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From Mario Ivankovits <ima...@apache.org>
Subject Re: [vfs] FileSystemManager construction rethought
Date Wed, 23 Jun 2004 11:56:15 GMT
Rami Ojares wrote:

>But isn't it so that we should first come up with
>a configuration structure (data structure and configuration policy)
>  
>
The data structure for the FileSystemManager is already there: the 
DefaultFileSystemManager already is able to hold the configuration.

There are currently two configuration structures:
1) VFS System (provider, schemes, file-name extensions, mime-types) 
anything which can be configured directly using DefaultFileSystemManager 
or by xml using StandardFileSystemManager
2) FileSystem
If you call Manager.resolveFile for e.g. an http url, a new filesystem 
will be created. But depending on the url one might use different 
filesystem options.
This is where the FileSystemOptions comes in.
It is possible to call Manager.resolveFile with different sets of 
FileSystemOptions and (if not already existent) a new Filesystem will be 
created associated to this options.

So it is not possible to leave the configuration to the HttpFileProvider 
to handle this case, this is merley a thing the filesystem has to deal with.

>>Now the idea behind this construct was to have a typesafe configuration 
>>framework.
>>    
>>
>The configuration container could IMHO be not type safe.
>  
>
But it is now, and it works.

>Because once you call configure() right after instantiation
>the filesystem manager passes provider specific configuration
>to providers and all the providers would configure themselves too.
>  
>
As i wrote above, the FileSystemOptions configures the filesystem and 
not the provider.
The only thing needet is the abillity to set "default" 
FileSystemOptions, and this can be done after configure() but before the 
first Manager.resolveFile().

>Anyway, now it seems to me overly complex when the issue is quite simple.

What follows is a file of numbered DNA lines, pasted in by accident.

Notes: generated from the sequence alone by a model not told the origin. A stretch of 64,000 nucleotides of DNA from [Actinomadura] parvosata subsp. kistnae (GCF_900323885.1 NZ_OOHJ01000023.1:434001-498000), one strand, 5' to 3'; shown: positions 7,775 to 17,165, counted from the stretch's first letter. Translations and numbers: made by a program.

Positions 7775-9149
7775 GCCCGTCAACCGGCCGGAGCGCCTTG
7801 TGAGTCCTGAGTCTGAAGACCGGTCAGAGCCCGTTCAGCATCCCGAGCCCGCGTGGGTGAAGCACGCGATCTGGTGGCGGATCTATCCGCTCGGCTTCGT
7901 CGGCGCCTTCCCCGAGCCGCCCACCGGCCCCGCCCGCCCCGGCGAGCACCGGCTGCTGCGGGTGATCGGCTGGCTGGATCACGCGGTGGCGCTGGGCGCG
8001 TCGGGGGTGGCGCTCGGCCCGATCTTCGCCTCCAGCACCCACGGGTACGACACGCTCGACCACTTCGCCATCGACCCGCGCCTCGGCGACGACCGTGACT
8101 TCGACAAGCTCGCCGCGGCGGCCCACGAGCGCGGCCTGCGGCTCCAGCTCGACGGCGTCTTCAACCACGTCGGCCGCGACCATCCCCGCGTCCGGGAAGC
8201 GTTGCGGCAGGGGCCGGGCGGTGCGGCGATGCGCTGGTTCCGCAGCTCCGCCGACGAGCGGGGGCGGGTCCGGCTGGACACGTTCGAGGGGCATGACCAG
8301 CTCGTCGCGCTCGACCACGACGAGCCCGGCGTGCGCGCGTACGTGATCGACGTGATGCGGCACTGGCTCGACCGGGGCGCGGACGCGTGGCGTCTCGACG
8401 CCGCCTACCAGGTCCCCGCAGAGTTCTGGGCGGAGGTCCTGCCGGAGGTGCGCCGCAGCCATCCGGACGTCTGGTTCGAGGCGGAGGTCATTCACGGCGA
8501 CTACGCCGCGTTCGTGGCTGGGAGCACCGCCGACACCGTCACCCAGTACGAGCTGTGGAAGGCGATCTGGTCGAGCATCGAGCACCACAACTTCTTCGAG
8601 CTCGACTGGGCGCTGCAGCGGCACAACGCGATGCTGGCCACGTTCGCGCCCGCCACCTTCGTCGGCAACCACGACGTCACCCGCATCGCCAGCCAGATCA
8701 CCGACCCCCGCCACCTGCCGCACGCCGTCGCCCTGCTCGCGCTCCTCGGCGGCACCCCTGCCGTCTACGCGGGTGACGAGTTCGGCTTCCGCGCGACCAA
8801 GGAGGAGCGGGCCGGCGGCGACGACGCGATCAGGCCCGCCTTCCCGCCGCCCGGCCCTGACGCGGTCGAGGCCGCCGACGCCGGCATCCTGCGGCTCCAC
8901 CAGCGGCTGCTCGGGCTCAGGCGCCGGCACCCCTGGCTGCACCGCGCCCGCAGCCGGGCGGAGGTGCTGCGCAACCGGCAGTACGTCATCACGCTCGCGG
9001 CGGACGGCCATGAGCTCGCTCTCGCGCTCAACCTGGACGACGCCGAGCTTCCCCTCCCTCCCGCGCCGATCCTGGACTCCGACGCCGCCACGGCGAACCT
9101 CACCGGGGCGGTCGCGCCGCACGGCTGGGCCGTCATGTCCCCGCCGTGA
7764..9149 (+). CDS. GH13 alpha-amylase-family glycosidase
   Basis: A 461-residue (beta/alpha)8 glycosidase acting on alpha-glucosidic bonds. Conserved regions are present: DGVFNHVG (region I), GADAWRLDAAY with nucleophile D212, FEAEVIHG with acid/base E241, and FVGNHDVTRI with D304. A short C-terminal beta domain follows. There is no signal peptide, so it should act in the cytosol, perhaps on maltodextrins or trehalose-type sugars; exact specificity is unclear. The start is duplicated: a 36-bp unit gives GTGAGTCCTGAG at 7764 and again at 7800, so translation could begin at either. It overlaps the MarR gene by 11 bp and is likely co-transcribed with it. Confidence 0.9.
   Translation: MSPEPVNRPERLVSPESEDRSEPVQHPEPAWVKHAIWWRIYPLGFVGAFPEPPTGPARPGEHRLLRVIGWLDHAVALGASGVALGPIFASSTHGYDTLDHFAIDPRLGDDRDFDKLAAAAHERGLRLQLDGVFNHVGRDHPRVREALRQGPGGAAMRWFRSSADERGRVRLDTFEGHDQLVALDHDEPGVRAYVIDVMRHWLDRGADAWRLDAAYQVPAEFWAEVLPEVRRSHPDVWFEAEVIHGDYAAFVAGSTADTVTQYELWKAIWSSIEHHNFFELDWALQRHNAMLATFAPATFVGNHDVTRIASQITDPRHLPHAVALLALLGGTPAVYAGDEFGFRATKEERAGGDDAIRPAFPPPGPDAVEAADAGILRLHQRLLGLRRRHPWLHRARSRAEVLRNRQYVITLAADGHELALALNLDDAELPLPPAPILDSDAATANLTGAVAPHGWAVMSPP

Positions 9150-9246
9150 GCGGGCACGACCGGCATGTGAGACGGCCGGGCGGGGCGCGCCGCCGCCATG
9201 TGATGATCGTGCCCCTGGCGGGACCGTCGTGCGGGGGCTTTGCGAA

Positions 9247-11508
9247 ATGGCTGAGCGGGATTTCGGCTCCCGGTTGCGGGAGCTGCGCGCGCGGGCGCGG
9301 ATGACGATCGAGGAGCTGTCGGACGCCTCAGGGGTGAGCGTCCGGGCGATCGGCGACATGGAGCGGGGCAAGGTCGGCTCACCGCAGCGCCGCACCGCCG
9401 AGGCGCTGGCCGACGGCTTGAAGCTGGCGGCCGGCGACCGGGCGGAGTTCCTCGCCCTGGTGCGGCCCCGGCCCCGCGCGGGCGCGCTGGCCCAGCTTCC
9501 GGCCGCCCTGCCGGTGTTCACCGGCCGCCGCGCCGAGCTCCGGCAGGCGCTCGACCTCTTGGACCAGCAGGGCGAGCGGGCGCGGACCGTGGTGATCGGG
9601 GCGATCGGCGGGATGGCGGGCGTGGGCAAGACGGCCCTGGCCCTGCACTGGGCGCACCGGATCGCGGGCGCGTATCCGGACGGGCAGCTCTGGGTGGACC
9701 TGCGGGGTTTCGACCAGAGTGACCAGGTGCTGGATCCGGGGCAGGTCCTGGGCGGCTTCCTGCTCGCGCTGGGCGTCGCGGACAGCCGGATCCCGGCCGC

>  
>
I dont see why you mean it is "overly complex" now?
In fact i like it during development to be assisted. And nothing other 
would like the various *ConfigurationBuilder do.
I do not have to read a documentation to see what type a configuration 
parameter should be, the code forces me to do it right. Errors are shown 
during compile time.
And even if you write e.g. a gui to let the user configure some aspects, 
you could use reflection to get the wanted type and assist the user.
Also every possible configuration option is documentend - not only as 
text, but also in code, if you add a new option to the code, the 
documentation is immediatley available in javadoc and you do not have to 
think to add them there - or on any other place - too.


>In the simplest case we would just need a naming convention and meaning for different
>configuration elements.
>Example:
>Sftp provider accepts the following configuration elements
>  
>
even if i repeat me, not the provider, the filesystem accepts the 
following configuration ....

>- sftp.known-hosts
>	A path (String) that must point to a valid known-hosts file
>- sftp.private-key
>	A path (String) that must point to a valid private key file in XXX encoding
>  
>
... and those can change depending on the used sftp url.
However, if we would like to add "options" to the ant thask - for sure, 
then we need a naming convention - and reflection or a wrapper class 
which is able to set the values to the FileSystemOptions.

>>>One question that arose is that why would someone want to write
>>>a different FileSystemManager implementation. Could the DefaultFileSystemManager
>>>be made so configurable that this would not be needed?
>>>
>>>      
>>>
>>One reason could be not to use the xml file for configuration, but write 
>>a custom FileSystemManager which does the whole configuration in code.
>>    
>>
>Is this really reason enough for the added complexity?
>  
>
Here i do not understand your comment - using your own derived 
FileSystemManager is another story - what if one would like to write its 
own FileSystemManager to not use the xml at all, but would like to use 
commons-configuration - or any other strategy to read the configuration.


-- 
Mario


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